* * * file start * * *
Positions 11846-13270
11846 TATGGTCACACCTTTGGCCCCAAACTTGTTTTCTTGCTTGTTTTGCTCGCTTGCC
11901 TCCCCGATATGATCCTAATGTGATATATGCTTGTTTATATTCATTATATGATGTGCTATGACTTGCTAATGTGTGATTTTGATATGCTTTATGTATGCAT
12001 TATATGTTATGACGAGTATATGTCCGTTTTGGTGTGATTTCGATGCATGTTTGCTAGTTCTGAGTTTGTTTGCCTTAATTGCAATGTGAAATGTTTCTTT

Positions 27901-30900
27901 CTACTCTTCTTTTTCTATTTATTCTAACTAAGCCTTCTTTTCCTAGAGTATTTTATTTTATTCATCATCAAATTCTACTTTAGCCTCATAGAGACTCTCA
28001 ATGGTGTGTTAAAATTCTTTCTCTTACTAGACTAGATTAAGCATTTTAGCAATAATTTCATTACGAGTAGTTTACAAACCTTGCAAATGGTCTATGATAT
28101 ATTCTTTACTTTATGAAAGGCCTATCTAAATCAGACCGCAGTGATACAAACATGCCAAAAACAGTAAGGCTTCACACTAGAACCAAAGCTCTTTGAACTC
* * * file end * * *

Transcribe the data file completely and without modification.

Positions 11846-13270
11846 TATGGTCACACCTTTGGCCCCAAACTTGTTTTCTTGCTTGTTTTGCTCGCTTGCC
11901 TCCCCGATATGATCCTAATGTGATATATGCTTGTTTATATTCATTATATGATGTGCTATGACTTGCTAATGTGTGATTTTGATATGCTTTATGTATGCAT
12001 TATATGTTATGACGAGTATATGTCCGTTTTGGTGTGATTTCGATGCATGTTTGCTAGTTCTGAGTTTGTTTGCCTTAATTGCAATGTGAAATGTTTCTTT

Positions 27901-30900
27901 CTACTCTTCTTTTTCTATTTATTCTAACTAAGCCTTCTTTTCCTAGAGTATTTTATTTTATTCATCATCAAATTCTACTTTAGCCTCATAGAGACTCTCA
28001 ATGGTGTGTTAAAATTCTTTCTCTTACTAGACTAGATTAAGCATTTTAGCAATAATTTCATTACGAGTAGTTTACAAACCTTGCAAATGGTCTATGATAT
28101 ATTCTTTACTTTATGAAAGGCCTATCTAAATCAGACCGCAGTGATACAAACATGCCAAAAACAGTAAGGCTTCACACTAGAACCAAAGCTCTTTGAACTC